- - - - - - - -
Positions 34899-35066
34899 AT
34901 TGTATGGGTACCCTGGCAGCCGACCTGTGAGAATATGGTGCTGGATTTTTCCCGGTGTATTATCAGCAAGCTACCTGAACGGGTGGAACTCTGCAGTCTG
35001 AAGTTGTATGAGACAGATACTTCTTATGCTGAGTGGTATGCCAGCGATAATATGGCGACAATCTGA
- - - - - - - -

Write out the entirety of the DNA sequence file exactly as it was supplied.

Positions 34899-35066
34899 AT
34901 TGTATGGGTACCCTGGCAGCCGACCTGTGAGAATATGGTGCTGGATTTTTCCCGGTGTATTATCAGCAAGCTACCTGAACGGGTGGAACTCTGCAGTCTG
35001 AAGTTGTATGAGACAGATACTTCTTATGCTGAGTGGTATGCCAGCGATAATATGGCGACAATCTGA